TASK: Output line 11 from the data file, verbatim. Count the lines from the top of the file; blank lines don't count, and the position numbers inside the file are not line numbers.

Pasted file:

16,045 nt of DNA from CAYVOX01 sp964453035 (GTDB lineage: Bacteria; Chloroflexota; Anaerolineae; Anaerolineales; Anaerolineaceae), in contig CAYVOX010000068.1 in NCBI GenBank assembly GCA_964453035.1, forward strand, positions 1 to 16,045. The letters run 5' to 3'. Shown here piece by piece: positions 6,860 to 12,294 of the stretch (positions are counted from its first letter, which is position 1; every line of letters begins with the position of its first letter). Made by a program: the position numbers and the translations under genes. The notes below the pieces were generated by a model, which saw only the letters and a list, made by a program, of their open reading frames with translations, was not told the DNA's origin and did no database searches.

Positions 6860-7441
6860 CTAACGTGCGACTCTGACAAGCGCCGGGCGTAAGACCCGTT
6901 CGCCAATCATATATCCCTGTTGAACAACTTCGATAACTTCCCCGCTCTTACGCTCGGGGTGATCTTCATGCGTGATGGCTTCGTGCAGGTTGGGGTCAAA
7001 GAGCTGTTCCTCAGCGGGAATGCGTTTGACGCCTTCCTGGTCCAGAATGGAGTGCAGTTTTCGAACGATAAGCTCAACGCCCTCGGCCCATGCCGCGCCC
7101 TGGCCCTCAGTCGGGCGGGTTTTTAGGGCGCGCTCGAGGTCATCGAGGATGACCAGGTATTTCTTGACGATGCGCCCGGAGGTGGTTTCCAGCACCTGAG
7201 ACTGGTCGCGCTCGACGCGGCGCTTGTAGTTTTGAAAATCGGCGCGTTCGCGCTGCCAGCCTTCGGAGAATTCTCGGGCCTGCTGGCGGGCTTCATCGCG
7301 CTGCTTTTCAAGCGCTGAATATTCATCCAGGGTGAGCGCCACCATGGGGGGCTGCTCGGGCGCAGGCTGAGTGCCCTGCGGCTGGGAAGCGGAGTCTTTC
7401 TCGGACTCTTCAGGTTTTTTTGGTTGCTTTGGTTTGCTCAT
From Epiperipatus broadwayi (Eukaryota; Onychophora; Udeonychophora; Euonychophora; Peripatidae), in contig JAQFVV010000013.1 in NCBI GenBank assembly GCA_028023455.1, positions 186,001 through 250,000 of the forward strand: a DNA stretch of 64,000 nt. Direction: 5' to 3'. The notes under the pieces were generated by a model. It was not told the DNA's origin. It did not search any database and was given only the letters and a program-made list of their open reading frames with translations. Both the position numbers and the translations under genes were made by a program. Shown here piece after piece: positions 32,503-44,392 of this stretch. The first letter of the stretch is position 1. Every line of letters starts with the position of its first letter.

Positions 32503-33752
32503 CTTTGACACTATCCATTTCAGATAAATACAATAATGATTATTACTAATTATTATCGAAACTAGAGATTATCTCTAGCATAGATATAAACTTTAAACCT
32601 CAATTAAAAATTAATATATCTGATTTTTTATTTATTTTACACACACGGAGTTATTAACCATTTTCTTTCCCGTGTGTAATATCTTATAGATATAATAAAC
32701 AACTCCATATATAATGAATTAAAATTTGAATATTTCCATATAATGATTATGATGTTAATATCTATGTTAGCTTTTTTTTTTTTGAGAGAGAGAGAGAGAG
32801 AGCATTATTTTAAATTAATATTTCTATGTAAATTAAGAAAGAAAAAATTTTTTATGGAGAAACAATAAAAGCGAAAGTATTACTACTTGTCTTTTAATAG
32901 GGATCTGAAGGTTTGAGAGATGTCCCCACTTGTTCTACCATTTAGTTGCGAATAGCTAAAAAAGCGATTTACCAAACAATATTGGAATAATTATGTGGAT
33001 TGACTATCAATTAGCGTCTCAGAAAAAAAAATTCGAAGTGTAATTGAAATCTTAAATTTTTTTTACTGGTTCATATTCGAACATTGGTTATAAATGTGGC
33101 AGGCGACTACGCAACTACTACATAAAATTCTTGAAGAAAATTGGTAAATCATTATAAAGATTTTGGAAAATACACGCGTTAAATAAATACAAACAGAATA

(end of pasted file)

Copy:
Positions 32503-33752